Author: Yukari Umemoto
'We call the current young population, the "Switch generation". They think they can solve anything quickly just like pushing buttons of a PC or a mobile phone. They don't wait' says my Kenyan friend in her 60s. Kenyan urban lifestyle has been changing drastically since around 2006 with the explosive spread of mobile phones in the country.
The young people efficiently compress their schedules from the morning to the evening and search for any information through their smart phones. They sweat at a gym from early morning (many are on a diet), eat lunch ordered through online delivery services at their office desks, do shopping by e-commerce (which was spread among the people at one time last year), dine out at organic restaurants, and go home after getting breakfast at convenience stores that are open for 24 hours.
Inside of a convenience store in Kenya (Photo: ABP)
Public utility charges can be paid by a mobile phone through simple usage of the M-pesa, mobile payment system that originated in Kenya. A lifestyle similar to New York or London is getting popular even in Nairobi.
The growth of ICT industry has not only created the various new businesses like this, but also increased productivity of corporate activities and brought in more foreign investment to Kenya. The investment attracted people to the city, new businesses were generated where people gathered, and urbanization was further accelerated.
In Kenya, there are multiple cities that are not limited to the capital Nairobi but are located in other local areas such as Mombasa, Machakos, Kisumu, and Nakuru. Bypass roads and other national highway roads have been constructed tremendously for the past five years, and distances between the cities and the suburbs have been shortened and the transportation has become easier. All of a sudden, after passing through several roads next to crop fields and small towns, one can see supermarket chain stores or shopping malls just like in Nairobi.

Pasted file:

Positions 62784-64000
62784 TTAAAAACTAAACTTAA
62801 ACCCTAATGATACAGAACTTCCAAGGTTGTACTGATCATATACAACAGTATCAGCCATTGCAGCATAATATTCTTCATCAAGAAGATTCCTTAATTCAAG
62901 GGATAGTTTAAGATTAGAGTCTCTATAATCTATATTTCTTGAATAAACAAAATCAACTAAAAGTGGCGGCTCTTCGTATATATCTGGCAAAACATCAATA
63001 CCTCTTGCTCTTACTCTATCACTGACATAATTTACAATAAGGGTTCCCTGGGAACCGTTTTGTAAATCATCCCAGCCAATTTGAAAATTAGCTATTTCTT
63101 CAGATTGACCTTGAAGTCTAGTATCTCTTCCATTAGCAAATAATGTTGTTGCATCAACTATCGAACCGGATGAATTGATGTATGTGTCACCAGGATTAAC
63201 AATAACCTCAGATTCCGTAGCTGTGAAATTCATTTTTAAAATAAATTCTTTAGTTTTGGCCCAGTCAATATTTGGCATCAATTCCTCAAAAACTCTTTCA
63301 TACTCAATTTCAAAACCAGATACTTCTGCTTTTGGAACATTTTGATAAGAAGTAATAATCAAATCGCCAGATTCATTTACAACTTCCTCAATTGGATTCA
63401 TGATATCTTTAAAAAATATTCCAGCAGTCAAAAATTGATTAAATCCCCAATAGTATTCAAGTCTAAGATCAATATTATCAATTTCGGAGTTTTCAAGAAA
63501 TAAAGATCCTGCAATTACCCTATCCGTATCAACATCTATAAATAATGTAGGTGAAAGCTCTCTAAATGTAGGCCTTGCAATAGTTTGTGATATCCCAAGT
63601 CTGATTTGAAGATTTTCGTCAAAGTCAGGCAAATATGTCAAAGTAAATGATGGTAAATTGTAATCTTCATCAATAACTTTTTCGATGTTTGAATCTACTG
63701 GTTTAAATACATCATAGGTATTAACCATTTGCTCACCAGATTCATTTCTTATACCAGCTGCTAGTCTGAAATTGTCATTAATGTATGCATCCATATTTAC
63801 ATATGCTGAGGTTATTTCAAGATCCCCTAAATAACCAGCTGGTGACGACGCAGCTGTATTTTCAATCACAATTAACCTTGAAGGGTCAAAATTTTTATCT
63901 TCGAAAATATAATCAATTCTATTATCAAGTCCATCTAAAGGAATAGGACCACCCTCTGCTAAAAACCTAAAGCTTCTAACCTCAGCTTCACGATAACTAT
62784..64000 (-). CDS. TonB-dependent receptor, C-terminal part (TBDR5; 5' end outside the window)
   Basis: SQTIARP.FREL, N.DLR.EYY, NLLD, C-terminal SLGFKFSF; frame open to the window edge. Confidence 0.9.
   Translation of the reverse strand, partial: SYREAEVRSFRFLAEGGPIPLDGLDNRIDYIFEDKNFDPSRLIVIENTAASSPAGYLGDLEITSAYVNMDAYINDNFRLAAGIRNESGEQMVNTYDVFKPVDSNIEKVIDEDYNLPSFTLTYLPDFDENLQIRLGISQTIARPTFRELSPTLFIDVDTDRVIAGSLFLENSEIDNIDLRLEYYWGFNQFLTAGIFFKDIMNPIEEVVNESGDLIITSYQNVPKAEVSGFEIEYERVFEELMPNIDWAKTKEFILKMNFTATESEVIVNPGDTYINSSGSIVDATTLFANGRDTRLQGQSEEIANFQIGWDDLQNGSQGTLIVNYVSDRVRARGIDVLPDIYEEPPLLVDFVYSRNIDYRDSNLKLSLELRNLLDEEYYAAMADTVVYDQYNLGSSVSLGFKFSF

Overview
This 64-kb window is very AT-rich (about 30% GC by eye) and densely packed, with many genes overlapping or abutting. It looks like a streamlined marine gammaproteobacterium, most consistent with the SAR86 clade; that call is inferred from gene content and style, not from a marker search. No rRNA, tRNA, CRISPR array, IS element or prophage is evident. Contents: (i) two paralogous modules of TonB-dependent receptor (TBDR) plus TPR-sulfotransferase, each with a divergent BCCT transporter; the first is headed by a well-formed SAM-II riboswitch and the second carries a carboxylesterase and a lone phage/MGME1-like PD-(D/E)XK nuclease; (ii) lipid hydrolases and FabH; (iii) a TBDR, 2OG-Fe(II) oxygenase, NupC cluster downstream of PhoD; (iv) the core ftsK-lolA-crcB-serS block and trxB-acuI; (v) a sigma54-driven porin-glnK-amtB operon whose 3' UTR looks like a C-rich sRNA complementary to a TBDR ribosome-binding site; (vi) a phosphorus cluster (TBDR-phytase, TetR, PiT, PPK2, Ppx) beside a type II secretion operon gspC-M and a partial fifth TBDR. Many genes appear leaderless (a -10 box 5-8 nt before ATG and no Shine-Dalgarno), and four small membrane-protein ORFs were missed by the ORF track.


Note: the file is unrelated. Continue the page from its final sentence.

Among five major supermarket chain stores, there are different types from GMS (General Merchandise Stores) to mini-supermarkets in cities. At the same time, development of specialty stores is also ongoing like the development that Japan experienced.
The typical cases are specialty stores for electrical appliances such as TVs, PCs, mobile phones, and large household appliances, or the drugstores that have supplements and health products. Shopping malls with supermarkets, specialty stores, movie theaters, fast-food shops, etc. are also increasing and there are 64 malls in the whole of Kenya at this moment. Among them, 29 are in Nairobi and 35 are in local cities.
The Wal-Mart is also on the move for taking over local supermarkets
Compared with other African countries, the supermarket sales ratio among the overall retail market is high in Kenya. In case of Nigeria where the economic scale is bigger than Kenya, traditional small-scale shops are dominant and the supermarket sale shares only 2 % in the total retail sale.
In comparison, 30% of the sale comes from supermarkets in Kenya. This is the second biggest ratio after South Africa in Sub-Sahara Africa (surveyed by the Nielsen). This is partly because Indian merchants have started retail businesses in Kenya for a long time since 1980s. Even people in urban areas of the countryside use supermarkets together with traditional small-scale shops.
The number of shops deployed by Kenyan five major supermarkets to the East African countries
(As of June 2015. Surveyed by Africa Business Partners)